Lessons Learned from Radon at a Chlorinated Vapor Intrusion Research House
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Indoor air and subslab soil gas volatile organic compound (VOC) samples are recognized as important lines of evidences for vapor intrusion (VI) investigations.

These samples can be confounded by temporal and spatial variability, as well as indoor and ambient VOC sources. Short-term sampling (e.g., 8- to 24-hour for indoor air samples) under natural conditions continue to be the most common sampling approach for assessing the VI pathway. Radon is a naturally occurring radioactive gas found in soil that can be used as a low-cost indicator and tracer of VOC vapors, since it may migrate along the same pathway(s) as VOCs for some sites and indoor sources are often considered negligible. More recently, radon has been proposed as a potential line of evidence for guiding VOC sampling time and location.

This study provides an evaluation of radon as an indicator and tracer for improving confidence in decision making using short-term indoor air and subslab soil gas sampling results. Concurrent real-time indoor air VOC and radon concentration data, along with monthly multi-depth soil gas surveys, were collected over a two-year period at a VI research house. Preliminary analyses show that indoor air temporal variations of TCE and radon follow similar long-term (i.e., seasonal) and short-term patterns; however, differences in subsurface distribution and soil gas-to-indoor air attenuation factors related to source characteristics and preferential VOC vapor transport have also been observed. The results of this study highlight the utility of radon as an indicator and tracer in VI investigations, as well as the limitations of radon as a surrogate for VOC measurements.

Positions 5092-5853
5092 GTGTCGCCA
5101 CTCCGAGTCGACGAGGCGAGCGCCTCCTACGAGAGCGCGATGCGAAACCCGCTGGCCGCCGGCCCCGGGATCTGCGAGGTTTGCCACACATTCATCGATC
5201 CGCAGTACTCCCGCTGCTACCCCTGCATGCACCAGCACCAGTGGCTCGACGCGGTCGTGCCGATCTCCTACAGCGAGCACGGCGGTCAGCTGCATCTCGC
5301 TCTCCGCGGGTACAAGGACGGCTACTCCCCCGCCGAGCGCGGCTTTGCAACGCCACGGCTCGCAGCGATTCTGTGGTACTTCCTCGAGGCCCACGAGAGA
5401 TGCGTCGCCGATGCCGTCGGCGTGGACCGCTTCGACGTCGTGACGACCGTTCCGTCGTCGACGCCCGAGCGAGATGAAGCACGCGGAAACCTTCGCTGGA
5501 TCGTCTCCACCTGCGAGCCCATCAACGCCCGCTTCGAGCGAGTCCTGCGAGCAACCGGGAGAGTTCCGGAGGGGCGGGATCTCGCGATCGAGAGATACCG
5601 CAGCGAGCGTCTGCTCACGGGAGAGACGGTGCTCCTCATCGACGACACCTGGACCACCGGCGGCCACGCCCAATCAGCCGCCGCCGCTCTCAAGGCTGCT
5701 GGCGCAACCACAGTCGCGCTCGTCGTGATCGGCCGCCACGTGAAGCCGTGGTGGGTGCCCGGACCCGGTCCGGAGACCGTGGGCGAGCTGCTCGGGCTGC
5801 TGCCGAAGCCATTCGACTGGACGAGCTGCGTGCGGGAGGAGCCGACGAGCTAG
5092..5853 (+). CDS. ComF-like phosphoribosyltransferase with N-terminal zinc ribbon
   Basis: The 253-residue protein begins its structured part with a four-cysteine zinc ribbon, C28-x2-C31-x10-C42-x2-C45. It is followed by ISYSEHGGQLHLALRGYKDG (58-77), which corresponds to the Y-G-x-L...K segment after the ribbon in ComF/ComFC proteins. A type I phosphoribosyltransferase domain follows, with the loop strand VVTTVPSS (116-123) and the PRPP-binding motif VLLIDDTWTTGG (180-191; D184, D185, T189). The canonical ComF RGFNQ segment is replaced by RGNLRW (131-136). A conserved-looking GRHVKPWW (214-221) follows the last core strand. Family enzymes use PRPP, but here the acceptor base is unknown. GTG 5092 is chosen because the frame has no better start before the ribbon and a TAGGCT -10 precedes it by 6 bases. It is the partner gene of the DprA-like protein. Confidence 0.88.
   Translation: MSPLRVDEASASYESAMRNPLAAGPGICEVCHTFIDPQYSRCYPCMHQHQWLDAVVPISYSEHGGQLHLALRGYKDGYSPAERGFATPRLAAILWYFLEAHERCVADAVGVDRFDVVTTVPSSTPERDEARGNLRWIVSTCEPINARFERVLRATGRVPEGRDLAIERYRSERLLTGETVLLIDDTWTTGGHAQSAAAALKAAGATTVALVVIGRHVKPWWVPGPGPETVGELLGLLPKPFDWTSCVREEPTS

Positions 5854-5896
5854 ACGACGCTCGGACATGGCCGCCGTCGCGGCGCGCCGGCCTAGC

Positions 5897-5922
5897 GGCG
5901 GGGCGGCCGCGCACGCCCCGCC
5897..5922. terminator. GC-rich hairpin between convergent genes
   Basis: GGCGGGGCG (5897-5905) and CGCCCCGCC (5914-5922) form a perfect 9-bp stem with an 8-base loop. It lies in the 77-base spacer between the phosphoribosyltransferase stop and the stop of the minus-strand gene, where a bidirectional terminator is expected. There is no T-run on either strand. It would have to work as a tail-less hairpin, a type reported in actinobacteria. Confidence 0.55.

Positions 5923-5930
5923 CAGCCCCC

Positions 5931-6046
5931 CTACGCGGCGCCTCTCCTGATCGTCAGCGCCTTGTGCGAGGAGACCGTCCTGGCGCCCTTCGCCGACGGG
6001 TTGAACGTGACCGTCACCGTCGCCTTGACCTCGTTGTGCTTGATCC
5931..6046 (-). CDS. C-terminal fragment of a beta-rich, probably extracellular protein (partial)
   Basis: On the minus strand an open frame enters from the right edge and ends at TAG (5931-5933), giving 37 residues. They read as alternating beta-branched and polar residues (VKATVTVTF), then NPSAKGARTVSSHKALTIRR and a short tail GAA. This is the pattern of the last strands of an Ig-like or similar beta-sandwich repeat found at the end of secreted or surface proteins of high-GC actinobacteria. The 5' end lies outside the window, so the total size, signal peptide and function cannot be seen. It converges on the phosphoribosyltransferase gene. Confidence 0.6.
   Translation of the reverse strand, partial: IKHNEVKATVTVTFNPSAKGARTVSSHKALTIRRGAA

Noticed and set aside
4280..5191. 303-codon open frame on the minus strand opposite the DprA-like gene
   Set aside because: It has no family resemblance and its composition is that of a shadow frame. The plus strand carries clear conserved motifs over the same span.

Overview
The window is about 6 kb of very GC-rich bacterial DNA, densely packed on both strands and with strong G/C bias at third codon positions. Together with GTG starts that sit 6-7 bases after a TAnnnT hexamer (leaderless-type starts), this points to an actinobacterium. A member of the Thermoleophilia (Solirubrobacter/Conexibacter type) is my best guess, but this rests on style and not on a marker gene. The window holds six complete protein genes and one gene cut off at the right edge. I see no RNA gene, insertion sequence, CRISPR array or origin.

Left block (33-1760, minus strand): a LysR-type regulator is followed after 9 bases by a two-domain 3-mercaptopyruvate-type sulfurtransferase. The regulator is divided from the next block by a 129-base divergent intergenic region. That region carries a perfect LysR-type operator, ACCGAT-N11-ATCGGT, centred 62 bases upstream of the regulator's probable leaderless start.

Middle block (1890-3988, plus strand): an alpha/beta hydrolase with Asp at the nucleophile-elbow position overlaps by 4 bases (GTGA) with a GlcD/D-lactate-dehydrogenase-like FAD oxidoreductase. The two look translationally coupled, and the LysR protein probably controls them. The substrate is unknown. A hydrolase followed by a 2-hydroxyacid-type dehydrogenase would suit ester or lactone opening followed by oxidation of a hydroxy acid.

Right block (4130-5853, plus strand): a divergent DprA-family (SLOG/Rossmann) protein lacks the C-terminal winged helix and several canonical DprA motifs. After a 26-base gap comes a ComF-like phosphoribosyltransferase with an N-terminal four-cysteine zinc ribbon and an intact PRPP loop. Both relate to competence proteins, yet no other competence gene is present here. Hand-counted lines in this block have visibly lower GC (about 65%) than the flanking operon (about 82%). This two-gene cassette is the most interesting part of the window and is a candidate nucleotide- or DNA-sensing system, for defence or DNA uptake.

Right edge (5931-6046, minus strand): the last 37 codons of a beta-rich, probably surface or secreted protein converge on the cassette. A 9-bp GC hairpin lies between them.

Publication Summary

  • Geosyntec Authors: Chase Holton
  • All Authors: Chase Holton
  • Title: The Association for Environmental Health and Sciences (AEHS) Foundations' 30th Annual International Conference on Soil, Water, Energy, and Air
  • Event or Publication: Event
  • Practice Areas: Vapor Intrusion Assessment and Remediation
  • Citation: Geosyntec practitioners will present at the Association for Environmental Health and Sciences (AEHS) Foundations' 30th Annual International Conference on Soil, Water, Energy, and Air on March 16-19, 2020. The conference will be held at the DoubleTree Mission Valley in San Diego, California.
  • Date: March 16-19, 2020
  • Location: San Diego, California
  • Publication Type: Platform Presentation